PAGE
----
On Stepping Up For Black Women

My ex-girlfriend and I used to have these discussions where she’d share her frustrations and experience navigating corporate America. As a black man, her perspective was valuable to me. I was also able to understand the pressures black women feel but rarely talk about. For generations, we’ve propped black women up as pious pillars of strength. We don’t talk as loudly about their daily encounters so their voices get lost in the noise because of patriarchy.

And yes, black men — no matter how often the police stop and frisk us, no matter how much we get overlooked for that promotion, no matter how oppressed we feel day in and day out — we have a level of privilege. That biologically-assigned benefit will never be afforded to women. Whether it’s obvious or not, we flex that privilege as often and as harsh as we can; at the expense of our most dedicated advocates.

Black women are often the most silenced victims when it comes to domestic abuse.

Black women are statistically the most silenced victims when it comes to domestic abuse.



As recent as August, a black woman was beaten to death by her ex-husband. You know what the sheriff in the county said? She’d be alive if she’d had a gun.

“Use the system. Use the system. Use the system. But you know what else? Get your concealed weapons permit. Ladies, learn how to safely handle a weapon, learn how to safely store a weapon, and when you’re in a situation like this, shoot him in your back yard before he gets in your house. Drop him. I mean, I’m serious. Take the extremes necessary to live a life where you don’t have to worry about your kids and your life.”

Soooo…in a country where an unarmed black woman was forced out of her car and physically assaulted by an officer (we won’t forget you #SandraBland), you expect a black woman to get a gun to protect herself? He must not have heard about Marissa Alexander.

For all of the marching, protesting, and hashtagging we collectively do, black men are often the primary abusers of black women. It doesn’t always have to be a punch or a slap. Abuse is about control and taking away the freedom of expression. Therefore, it starts with words. Little black girls experience verbal abuse in their own homes and neighborhoods. I’m sure there are many women who can recall being called ugly or any number of pejorative names. Sometimes it was purposefully mean-spirited. Most of the time, though, it was how we as young boys got attention from the girl we liked. When she rejected us, we lashed out. That early behavior went un-checked and unlabeled as abuse.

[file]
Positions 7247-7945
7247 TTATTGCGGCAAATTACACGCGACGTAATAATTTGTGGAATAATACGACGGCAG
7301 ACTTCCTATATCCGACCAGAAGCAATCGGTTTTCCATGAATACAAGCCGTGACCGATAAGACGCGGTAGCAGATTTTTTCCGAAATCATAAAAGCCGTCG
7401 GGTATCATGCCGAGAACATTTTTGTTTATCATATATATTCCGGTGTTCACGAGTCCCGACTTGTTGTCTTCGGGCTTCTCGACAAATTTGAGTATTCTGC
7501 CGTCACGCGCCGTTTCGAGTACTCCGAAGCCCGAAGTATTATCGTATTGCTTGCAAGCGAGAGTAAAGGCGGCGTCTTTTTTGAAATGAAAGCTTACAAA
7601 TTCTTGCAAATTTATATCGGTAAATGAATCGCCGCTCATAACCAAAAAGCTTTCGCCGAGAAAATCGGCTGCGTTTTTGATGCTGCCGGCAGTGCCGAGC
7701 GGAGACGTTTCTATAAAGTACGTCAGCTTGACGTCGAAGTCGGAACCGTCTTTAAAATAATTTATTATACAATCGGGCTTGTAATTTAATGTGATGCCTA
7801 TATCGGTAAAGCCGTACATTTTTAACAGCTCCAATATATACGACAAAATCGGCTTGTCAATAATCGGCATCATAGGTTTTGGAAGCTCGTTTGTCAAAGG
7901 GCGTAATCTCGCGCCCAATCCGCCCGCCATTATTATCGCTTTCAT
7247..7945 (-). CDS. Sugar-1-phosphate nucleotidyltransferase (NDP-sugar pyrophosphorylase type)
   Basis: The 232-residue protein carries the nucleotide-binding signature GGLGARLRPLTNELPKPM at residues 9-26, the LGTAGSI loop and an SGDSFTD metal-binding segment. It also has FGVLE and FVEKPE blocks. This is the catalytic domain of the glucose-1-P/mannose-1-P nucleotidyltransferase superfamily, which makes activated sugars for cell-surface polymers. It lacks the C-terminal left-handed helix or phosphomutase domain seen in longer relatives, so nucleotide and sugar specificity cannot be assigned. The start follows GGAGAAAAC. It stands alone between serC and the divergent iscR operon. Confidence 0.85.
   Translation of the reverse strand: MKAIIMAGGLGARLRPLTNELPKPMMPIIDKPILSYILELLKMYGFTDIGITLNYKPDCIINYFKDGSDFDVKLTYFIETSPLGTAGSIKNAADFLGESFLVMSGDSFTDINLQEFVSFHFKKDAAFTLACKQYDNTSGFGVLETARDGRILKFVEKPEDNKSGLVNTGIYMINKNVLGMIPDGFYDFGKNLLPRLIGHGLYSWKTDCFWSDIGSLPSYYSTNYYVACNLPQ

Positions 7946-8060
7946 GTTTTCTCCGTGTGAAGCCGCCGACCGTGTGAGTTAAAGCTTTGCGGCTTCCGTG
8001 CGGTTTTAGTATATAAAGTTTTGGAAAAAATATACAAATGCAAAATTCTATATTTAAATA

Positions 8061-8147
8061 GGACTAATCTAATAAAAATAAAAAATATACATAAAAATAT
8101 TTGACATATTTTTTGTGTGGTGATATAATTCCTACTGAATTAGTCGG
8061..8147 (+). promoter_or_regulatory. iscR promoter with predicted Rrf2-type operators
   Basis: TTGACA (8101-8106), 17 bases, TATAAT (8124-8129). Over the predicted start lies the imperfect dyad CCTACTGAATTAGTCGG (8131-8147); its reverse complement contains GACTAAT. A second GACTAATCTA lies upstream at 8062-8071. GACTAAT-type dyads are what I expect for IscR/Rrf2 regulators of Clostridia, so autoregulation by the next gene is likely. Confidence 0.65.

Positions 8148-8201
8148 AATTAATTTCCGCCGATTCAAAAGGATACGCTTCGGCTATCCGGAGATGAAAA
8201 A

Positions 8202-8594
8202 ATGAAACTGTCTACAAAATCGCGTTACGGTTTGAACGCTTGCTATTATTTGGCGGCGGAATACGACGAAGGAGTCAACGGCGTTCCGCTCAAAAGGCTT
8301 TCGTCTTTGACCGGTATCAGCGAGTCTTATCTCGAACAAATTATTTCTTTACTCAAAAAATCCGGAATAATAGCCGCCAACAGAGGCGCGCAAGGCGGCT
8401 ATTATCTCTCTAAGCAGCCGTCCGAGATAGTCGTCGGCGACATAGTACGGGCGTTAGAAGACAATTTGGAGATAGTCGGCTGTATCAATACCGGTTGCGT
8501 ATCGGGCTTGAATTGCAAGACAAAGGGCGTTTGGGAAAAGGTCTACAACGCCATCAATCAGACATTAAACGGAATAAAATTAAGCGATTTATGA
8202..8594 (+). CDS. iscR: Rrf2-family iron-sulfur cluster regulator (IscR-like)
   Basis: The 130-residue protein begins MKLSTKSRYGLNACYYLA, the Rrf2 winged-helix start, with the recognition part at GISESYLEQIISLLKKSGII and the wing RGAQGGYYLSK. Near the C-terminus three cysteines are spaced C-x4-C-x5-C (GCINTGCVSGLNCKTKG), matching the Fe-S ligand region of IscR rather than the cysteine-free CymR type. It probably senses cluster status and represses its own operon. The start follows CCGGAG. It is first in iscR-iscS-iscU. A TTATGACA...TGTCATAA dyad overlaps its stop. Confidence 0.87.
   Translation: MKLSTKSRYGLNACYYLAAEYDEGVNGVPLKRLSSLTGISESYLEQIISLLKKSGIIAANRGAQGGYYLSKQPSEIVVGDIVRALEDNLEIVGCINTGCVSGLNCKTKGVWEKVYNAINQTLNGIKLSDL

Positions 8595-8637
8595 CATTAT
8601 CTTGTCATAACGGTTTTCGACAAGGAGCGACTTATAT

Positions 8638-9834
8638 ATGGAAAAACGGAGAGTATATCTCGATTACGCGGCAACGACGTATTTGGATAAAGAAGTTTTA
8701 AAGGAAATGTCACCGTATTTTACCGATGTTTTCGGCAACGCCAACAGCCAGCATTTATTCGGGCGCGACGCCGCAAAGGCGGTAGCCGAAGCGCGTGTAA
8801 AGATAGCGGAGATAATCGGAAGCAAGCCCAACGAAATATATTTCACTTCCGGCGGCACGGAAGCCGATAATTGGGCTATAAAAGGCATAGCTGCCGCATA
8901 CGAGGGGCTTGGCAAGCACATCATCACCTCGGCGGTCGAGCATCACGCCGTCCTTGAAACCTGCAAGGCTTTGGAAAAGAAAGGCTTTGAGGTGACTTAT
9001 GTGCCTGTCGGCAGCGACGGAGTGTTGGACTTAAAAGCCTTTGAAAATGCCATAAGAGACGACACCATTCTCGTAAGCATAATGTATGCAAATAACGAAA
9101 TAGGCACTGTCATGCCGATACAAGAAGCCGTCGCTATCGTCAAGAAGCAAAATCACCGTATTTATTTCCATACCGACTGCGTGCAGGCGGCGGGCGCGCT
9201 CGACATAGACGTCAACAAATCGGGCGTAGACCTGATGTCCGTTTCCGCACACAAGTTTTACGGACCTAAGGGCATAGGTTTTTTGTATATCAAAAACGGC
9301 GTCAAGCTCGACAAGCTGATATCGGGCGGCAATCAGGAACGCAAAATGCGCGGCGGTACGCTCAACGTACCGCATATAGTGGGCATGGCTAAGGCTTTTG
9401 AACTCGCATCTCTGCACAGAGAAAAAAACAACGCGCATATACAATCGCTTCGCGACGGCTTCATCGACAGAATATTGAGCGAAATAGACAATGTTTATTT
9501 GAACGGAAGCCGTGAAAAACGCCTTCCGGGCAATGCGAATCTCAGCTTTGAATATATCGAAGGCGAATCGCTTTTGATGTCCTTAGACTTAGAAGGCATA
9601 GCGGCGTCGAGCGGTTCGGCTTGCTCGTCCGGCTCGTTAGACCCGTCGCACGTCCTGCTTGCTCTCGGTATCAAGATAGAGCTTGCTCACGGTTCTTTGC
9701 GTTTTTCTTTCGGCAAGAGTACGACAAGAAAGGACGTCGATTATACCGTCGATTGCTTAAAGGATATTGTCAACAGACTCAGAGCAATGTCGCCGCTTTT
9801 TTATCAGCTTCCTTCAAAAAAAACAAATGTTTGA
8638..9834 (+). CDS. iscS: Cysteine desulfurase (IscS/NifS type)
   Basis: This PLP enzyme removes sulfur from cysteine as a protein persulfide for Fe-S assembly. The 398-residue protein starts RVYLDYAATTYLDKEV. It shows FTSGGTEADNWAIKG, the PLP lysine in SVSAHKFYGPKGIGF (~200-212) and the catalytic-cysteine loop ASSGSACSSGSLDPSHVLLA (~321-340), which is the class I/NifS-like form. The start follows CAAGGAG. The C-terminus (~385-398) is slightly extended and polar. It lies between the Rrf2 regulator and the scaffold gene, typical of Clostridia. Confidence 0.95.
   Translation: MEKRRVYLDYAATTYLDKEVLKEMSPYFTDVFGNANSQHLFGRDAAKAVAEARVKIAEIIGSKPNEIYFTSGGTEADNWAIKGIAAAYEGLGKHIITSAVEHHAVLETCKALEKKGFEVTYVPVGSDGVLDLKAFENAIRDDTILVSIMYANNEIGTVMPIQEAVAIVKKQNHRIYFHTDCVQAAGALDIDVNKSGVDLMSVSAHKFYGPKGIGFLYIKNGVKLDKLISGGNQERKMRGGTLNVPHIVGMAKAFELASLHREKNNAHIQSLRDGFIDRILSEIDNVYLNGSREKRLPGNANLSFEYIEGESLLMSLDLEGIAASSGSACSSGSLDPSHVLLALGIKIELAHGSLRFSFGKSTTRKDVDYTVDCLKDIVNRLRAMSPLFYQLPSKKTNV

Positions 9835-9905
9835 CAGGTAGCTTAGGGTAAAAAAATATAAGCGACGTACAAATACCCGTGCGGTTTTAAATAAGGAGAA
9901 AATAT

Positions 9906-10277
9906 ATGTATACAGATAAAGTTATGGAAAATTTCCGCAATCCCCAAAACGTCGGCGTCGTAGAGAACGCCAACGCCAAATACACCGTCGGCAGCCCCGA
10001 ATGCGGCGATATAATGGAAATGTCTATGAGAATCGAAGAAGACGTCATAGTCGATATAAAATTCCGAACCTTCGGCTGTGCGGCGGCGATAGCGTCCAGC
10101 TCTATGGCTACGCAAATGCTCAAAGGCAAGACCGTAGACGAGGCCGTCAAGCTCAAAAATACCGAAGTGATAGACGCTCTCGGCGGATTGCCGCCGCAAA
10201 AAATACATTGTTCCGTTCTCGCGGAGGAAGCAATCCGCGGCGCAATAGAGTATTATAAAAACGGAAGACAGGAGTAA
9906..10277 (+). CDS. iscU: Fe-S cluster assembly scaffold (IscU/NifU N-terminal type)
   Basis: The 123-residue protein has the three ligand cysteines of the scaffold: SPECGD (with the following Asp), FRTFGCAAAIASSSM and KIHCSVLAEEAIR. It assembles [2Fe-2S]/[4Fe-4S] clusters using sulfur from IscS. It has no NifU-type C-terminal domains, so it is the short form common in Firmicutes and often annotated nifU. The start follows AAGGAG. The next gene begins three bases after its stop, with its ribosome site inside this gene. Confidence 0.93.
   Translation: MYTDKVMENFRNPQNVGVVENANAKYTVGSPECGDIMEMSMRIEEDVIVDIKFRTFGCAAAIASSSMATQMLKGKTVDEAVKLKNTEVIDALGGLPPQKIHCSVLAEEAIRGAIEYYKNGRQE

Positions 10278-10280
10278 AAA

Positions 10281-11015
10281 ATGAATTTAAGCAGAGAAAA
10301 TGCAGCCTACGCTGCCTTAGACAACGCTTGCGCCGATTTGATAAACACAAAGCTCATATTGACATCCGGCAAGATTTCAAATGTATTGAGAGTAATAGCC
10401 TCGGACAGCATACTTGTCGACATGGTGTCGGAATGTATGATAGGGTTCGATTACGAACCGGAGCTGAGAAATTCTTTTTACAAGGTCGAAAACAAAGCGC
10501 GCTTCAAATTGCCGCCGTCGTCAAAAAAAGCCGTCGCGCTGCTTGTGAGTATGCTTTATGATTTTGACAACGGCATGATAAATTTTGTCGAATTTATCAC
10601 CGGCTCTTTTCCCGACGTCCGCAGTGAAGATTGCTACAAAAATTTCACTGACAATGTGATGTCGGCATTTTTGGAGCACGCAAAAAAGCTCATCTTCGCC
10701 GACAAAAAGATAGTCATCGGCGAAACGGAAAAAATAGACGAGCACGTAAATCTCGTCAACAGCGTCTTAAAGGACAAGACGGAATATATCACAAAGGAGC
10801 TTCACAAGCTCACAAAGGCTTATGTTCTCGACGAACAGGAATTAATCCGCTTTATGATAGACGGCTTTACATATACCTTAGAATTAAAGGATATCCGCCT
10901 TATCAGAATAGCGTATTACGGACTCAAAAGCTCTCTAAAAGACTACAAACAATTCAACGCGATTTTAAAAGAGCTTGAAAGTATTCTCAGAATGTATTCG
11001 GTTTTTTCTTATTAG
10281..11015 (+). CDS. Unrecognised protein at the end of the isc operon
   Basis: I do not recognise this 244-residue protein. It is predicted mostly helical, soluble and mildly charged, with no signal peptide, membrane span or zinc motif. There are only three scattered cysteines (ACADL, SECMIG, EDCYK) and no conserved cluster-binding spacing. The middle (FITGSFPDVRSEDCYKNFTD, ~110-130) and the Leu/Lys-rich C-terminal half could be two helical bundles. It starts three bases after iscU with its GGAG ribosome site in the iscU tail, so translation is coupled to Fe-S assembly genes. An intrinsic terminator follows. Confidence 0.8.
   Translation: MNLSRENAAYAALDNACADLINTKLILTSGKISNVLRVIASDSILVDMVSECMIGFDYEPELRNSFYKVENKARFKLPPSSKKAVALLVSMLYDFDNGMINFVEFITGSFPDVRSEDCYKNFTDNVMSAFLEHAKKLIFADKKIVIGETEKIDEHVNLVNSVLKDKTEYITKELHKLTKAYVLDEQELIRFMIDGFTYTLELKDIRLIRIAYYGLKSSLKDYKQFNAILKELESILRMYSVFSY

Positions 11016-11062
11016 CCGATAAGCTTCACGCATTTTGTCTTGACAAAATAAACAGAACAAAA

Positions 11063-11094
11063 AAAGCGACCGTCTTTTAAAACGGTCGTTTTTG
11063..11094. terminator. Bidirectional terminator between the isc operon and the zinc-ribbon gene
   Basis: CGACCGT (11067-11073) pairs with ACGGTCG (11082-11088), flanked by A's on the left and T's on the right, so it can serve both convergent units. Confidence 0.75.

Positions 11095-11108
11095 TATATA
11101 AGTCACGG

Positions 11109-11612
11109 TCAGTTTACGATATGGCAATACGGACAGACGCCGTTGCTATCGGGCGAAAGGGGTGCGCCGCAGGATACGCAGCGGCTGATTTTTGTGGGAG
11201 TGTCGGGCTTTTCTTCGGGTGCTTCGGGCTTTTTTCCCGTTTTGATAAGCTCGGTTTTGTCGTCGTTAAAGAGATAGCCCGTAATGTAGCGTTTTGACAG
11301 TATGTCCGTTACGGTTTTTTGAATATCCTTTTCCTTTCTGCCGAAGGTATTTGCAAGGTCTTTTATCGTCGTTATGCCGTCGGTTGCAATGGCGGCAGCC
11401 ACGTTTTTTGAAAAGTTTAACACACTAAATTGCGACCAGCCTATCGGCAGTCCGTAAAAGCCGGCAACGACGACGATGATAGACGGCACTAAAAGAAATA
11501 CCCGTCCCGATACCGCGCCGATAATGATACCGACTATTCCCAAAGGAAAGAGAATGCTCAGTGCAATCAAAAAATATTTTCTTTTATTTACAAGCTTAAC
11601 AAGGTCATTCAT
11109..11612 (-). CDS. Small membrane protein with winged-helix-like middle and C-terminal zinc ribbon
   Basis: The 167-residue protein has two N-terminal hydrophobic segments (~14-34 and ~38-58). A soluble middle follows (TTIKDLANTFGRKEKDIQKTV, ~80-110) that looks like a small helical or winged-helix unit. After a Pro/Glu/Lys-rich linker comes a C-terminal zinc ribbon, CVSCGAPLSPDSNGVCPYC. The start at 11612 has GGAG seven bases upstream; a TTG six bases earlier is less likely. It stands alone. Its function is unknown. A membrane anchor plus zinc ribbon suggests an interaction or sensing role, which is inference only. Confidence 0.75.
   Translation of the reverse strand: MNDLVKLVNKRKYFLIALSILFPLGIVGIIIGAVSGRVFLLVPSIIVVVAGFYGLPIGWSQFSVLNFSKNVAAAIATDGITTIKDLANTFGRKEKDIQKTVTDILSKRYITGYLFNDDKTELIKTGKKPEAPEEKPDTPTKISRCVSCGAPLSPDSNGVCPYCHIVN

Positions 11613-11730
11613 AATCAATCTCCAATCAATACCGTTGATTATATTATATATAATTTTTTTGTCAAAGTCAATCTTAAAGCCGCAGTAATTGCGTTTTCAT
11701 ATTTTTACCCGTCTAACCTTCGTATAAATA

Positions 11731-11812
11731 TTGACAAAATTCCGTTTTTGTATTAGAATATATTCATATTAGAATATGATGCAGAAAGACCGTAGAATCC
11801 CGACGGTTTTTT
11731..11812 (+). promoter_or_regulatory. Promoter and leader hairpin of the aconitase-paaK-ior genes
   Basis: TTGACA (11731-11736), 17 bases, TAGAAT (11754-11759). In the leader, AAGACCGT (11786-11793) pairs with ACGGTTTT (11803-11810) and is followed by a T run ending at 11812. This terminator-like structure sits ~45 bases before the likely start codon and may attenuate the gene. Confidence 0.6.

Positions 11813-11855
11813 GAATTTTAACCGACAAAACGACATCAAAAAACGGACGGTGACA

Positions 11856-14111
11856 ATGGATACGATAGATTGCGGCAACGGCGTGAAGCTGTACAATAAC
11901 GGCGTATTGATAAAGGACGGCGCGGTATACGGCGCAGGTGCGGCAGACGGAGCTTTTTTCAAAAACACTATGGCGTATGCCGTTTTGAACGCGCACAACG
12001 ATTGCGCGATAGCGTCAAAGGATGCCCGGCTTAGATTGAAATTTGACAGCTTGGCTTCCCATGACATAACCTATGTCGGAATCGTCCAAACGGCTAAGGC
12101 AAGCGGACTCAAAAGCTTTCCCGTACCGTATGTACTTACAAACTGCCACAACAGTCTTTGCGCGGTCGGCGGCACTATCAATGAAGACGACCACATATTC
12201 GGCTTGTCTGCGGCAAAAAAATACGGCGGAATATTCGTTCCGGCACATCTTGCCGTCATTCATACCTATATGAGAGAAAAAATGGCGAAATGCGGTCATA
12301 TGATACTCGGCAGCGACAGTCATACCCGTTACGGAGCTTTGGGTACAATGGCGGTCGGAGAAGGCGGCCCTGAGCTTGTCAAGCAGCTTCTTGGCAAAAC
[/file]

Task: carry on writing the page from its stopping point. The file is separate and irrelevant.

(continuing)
Many black women also have stories about being coaxed into situations they weren’t entirely comfortable with by older men. These relationships are predatory in their nature. There are men who particularly prey on the innocence of young black women because it allows them to be abusive without accountability. These harmful ideologies continue in cycles. The entitlement and privilege is exercised daily. We see it now in the conversation surrounding street harassment. And for the most part, black women ignore it. They deal with it. They accept it. But if you looked closer, black women are constantly trying to side-step the subjugation from us. They shrink themselves in the same way white people expect us to shrink ourselves in their presence. Yet, that parallel is somehow missed by a lot of brothers.

So how can we make black women feel like we’re on their side? How can the nameless black girl on the 2 train feel just as safe as your wife or your sister? I don’t have all the answers. However, black women are telling us what they want and need from us. I do know that we’re often willfully silent to abuse going on around us because “she’s not my mother/sister/girlfriend/wife/daughter”. It shouldn’t require us to make that connection to acknowledge that no woman should have to simply endure to exist.

Just like any other cause that brings focus, the operative action is “awareness”. We need to be aware that violence against black women doesn’t begin when they get into romantic relationships. It starts way earlier. As black men and future black fathers, it’s up to us to make black femininity feel safe. When I have a daughter, I’m going to make sure she knows that no type of abuse is normal. I’ll empower her to never make excuses for abuse of any kind. Not all men are savages. Not all men abuse. Hell, some men don’t have to be physically violent to inflict pain on the women in their lives. However, it’s selfish to hang onto “I’m not like that” as a way to dismiss the facts that so many of our peers are.


Black women need our compassion. Black women need our empathy. Black women need our eyes and ears. Black women need our loyalty. They need to know that our struggles as men aren’t in competition with theirs. We all suffer. We all hurt. But nobody wins when the black woman is neglected.


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